from The American Heritage® Dictionary of the English Language, 4th Edition
- n. A covering for the shoulders, as of fur, with long ends that hang in front.
- n. A long stole worn by members of the Anglican clergy.
- n. A long hanging part, as of a sleeve, hood, or cape.
from Wiktionary, Creative Commons Attribution/Share-Alike License
- n. a shoulder covering, typically the fur of a fox, with long ends that dangle in front
- n. a stole worn by Anglican ministers
- n. A length of twisted hair or gut in a fishing line.
- n. A handful of straw bound together at one end, used for thatching.
from the GNU version of the Collaborative International Dictionary of English
- n. A cape, or scarflike garment for covering the neck, or the neck and shoulders, -- usually made of fur, cloth, or other warm material.
- n. A length of twisted hair or gut in a fish line.
- n. A handful of straw bound together at one end, and used for thatching.
from The Century Dictionary and Cyclopedia
- n. A long and narrow pendent part of the dress, as the hanging part of a sleeve or the liripipium.
- n. Any scarf or similar garment.
- n. A cape or muffler, usually covering the shoulders or coming, at most, half-way to the elbow, but longer in front; especially, such a garment when made of fur; in modern use, any covering for the neck, or the neck and shoulders, with hanging ends, especially a woolen muffler tied about the neck. Fur tippets still form part of the official costume of English judges.
- n. In the Ch. of Eng., a kind of cape worn by literates (non-graduates), of stuff, and instead of the hood, and by graduates, beneficed clergy, and dignitaries, of silk, at times when they do not wear the hood.
- n. A hood of chain-mail: used sometimes for camail.
- n. A length of twisted hair or gut in a fishing-line.
- n. A bundle of straw bound together at one end, used in thatching.
- n. In ornithology, a formation of long or downy feathers about a bird's head or neck; a ruff or ruffle.
- n. In entomology, one of the patagia, or pieces attached to the sides of the pronotum, of a moth: so called because they are generally covered with soft, plumy scales. thus resembling tippets. Also shoulder-tippet.
from WordNet 3.0 Copyright 2006 by Princeton University. All rights reserved.
- n. a woman's fur shoulder cape with hanging ends; often consisting of the whole fur of a fox or marten
A knot I use to tie flies to my tippet is the UN-improved clinch knot ..... 4, or 5 wraps and just barely through the bottom hole, hold it there, wet the loops, and draw them up leaving but a fraction of an inch to trip off.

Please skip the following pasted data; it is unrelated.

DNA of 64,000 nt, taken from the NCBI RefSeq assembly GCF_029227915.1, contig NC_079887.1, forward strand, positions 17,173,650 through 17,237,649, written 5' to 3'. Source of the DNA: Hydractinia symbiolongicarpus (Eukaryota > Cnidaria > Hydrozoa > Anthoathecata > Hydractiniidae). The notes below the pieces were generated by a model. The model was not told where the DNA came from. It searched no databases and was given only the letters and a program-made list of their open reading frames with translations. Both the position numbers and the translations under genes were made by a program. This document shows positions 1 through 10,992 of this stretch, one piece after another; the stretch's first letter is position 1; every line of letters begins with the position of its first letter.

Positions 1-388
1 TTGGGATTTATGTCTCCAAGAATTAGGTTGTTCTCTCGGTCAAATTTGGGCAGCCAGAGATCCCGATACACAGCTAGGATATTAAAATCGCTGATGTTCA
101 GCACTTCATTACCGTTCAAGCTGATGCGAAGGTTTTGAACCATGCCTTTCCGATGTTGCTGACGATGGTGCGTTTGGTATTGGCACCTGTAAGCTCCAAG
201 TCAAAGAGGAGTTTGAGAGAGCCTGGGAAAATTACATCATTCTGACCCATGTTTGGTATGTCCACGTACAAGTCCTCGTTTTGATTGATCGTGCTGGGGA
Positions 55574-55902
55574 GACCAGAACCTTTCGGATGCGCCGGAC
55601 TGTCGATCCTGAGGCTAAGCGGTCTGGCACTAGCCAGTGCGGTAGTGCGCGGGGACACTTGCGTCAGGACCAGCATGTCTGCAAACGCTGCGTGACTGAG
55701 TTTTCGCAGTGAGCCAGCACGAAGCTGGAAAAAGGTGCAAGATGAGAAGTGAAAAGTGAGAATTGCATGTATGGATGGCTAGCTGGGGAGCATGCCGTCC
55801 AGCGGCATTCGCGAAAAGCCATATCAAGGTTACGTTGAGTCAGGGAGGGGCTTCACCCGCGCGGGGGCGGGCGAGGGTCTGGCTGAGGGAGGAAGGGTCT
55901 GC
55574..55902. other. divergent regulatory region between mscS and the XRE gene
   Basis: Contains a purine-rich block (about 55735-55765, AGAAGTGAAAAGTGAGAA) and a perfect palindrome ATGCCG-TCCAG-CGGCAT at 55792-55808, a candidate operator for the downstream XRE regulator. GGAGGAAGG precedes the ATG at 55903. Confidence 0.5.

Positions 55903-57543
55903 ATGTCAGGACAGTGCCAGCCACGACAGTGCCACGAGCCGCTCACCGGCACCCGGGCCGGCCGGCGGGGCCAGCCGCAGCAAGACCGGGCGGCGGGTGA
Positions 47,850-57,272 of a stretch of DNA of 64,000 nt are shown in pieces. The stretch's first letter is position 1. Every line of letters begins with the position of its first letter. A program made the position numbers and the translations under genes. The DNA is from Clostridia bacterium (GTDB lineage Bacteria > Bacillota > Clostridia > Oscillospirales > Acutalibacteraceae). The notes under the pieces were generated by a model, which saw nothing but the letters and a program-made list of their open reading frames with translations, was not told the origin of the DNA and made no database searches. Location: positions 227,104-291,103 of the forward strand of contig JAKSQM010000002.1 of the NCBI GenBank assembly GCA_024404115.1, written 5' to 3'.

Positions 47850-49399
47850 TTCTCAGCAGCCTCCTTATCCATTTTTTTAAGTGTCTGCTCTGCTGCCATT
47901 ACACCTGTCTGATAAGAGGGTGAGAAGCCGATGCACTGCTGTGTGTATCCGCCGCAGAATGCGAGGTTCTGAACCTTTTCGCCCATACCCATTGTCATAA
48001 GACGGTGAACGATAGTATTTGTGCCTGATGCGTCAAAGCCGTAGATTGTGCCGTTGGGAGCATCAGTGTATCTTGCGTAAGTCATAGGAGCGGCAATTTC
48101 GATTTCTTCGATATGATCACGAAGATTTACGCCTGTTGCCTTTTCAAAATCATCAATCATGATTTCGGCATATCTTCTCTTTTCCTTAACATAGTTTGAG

The tippet is the same diameter across it's length, like mono.
This piece of tippet is usually tied into the bend of the hook of my first fly.
The personal rewards of using thin-ass tippet is my own victory.
Spainhower explains that the pressure of biting on even a hair-thin tippet of mono can crack a preexisting fracture line in the tooth, but more often it is pulling at leader clamped between teeth or the snapping of tooth against tooth after the mono is cut that causes the damage.
The tippet is the most elegant article of Indian dress we have ever seen.
History of the Expedition under the Command of Captains Lewis and Clark, Vol. I. To the Sources of the Missouri, Thence Across the Rocky Mountains and Down the River Columbia to the Pacific Ocean. Performed During the Years 1804-5-6.
She and her companions wore short petticoats, and a kind of tippet on their shoulders.
She and her companions wore short petticoats and a kind of tippet on their shoulders.
Yes | No | Report from rdorman wrote 8 weeks 2 days ago you can use it without casting suffering ... once you figure out your leader build to casting style for the weight lines you use, it will help tremendously ... i recommend a stiff line for leader (helps prevent tangles and casts better) and that you use "tippet" material for the tippet, but if you don't want to use the limpest line you can (generally limper tippet means more natural presentation).
Much of that can be addressed in the tippet section, and not the butt section, however, but a guy named George Harvey, I imagine you know of his leader design, believes you will catch more fish by NOT turning over your leader, but by casting it on the water in a slack loops!